Stargazers around the globe are jubilant over the spectacular, first images being released from NASA’s new James Webb Space Telescope, including Professor Keri Hoadley, an expert on far-ultraviolet astrophysics at the University of Iowa.
“My first impression was, ‘Wow!,” Hoadley says. “The just sheer number of objects in this tiny patch of sky that JWST observed was phenomenal and I don’t think I’ve ever seen an image with so many objects in it before like this.”
The size of a tennis court, the ten-billion dollar Webb is the most powerful telescope ever launched into space. It replaces the Hubble Space Telescope, which is still functioning, but with 1980s-era technology.
Hoadley says, “Webb is giving us a whole new view of the universe in ways that something like Hubble cannot, but with the same kind of beautiful detail that we’re seeing with Hubble, and even more.” Named for the former NASA administrator who led the agency during the moonshot years of the 1960s, Webb will be able to essentially peer back billions of years in history into the most distant galaxies.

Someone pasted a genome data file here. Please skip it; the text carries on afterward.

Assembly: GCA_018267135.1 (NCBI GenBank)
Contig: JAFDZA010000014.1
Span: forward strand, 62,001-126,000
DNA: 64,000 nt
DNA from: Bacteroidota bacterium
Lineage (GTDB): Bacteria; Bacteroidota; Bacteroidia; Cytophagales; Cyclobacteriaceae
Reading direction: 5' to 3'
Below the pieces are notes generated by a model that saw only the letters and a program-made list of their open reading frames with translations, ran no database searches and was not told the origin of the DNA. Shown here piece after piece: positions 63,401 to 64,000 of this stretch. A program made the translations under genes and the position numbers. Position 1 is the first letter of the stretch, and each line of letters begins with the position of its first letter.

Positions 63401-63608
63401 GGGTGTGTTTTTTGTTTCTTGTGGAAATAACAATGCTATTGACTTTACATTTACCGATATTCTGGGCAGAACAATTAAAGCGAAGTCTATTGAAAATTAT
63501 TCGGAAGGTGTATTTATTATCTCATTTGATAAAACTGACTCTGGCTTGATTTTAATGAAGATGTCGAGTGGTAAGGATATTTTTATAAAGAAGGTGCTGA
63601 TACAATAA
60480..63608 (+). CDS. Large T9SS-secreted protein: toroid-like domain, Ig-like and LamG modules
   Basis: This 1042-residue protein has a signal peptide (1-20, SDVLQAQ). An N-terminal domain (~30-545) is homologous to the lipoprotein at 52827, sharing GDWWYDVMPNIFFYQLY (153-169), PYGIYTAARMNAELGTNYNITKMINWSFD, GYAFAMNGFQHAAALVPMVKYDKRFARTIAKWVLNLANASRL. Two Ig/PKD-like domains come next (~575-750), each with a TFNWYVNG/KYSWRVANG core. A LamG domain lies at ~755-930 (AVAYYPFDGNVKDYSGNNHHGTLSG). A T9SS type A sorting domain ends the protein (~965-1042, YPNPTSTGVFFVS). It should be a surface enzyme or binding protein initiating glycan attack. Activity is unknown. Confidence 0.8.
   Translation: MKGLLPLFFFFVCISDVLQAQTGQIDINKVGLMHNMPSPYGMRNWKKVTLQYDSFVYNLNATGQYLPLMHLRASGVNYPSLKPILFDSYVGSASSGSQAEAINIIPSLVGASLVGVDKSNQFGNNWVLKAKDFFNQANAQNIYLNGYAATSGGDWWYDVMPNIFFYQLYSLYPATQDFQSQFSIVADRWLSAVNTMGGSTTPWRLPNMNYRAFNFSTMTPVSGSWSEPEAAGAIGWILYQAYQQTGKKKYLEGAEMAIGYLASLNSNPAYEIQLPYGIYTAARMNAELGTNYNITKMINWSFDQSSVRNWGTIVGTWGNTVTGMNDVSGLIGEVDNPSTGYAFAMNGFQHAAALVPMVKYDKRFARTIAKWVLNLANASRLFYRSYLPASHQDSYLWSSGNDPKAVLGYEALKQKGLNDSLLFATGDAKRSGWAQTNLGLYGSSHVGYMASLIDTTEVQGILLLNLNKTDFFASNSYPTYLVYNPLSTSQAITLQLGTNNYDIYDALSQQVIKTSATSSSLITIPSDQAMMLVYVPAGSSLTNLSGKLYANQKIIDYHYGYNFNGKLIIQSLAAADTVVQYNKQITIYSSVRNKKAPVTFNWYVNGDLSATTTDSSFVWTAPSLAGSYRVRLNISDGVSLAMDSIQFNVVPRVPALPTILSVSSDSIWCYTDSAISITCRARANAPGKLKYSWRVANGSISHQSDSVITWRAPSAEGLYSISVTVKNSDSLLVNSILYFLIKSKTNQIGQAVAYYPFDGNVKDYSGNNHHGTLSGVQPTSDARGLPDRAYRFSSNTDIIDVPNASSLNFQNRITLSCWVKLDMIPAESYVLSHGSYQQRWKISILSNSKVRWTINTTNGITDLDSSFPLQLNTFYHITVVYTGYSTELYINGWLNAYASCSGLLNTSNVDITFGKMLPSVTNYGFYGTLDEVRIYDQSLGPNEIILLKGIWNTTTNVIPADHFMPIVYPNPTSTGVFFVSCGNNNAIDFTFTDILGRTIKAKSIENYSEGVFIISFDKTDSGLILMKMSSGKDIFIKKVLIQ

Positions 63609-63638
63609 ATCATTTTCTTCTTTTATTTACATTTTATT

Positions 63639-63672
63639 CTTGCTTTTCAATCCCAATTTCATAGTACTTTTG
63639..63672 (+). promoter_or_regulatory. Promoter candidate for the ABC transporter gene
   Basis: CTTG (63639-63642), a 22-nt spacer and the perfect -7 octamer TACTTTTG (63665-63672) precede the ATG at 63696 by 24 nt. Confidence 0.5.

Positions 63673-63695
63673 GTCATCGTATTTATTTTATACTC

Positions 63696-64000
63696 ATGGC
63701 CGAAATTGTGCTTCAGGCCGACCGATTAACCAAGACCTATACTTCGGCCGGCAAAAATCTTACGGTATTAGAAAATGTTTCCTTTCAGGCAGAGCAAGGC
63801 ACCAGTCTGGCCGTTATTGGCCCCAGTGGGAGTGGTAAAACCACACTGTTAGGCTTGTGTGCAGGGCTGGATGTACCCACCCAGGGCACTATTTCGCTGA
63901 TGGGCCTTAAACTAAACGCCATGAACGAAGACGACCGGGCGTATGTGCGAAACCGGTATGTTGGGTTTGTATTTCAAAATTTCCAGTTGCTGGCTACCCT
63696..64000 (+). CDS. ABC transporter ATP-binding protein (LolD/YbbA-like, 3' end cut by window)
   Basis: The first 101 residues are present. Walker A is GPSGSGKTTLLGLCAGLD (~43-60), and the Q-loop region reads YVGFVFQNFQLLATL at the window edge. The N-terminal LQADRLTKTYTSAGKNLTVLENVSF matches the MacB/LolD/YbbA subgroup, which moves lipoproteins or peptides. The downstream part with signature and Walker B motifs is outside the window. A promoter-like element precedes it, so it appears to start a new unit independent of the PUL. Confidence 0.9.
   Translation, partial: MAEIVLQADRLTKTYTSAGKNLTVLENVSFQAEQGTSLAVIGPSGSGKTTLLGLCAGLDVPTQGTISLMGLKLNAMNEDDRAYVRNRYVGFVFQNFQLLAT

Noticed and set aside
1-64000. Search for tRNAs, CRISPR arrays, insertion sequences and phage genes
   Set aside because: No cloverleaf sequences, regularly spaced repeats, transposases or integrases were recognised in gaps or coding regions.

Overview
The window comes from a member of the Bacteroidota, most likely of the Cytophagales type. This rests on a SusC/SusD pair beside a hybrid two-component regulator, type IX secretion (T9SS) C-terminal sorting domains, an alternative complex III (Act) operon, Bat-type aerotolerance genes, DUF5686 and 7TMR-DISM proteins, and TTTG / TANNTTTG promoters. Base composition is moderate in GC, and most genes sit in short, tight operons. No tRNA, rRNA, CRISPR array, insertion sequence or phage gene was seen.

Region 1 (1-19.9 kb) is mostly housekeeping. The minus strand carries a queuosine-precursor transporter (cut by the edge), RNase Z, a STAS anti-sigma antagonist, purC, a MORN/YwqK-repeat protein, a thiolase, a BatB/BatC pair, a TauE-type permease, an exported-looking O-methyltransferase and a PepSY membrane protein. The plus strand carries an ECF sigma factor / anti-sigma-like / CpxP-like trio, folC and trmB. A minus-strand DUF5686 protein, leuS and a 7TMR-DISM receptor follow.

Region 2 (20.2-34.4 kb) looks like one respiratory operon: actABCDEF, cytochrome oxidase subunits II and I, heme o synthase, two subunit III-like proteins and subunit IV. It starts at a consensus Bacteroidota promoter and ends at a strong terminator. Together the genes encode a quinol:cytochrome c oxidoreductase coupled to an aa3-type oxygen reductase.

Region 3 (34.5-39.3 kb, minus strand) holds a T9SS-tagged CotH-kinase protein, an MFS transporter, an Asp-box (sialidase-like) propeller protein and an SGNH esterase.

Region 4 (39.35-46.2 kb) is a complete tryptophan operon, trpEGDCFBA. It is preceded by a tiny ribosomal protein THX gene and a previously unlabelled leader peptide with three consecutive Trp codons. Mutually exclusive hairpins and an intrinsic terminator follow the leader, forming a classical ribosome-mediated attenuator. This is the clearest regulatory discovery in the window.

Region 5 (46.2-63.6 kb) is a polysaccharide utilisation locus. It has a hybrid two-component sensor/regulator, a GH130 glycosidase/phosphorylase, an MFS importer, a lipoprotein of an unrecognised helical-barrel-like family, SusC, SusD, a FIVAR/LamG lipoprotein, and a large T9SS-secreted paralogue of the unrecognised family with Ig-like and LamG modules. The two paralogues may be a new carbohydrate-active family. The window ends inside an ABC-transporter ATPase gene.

“That’s going to let us look further back in time than we’ve ever been able to do before,” Hoadley says, “to understand our origins, how the first stars formed, how the first galaxies formed and how we came to be today.” Just as exciting, she says Webb will allow researchers to study planets around other stars, gazing into their atmospheres as they search for signs of life.
Hoadley has submitted a proposal to use Webb in her own research, vying against hundreds of other space scientists for just a half-hour of time, perhaps in 2023. She wants to inspect a ring nebula which she believes collided with a star a few thousand years ago.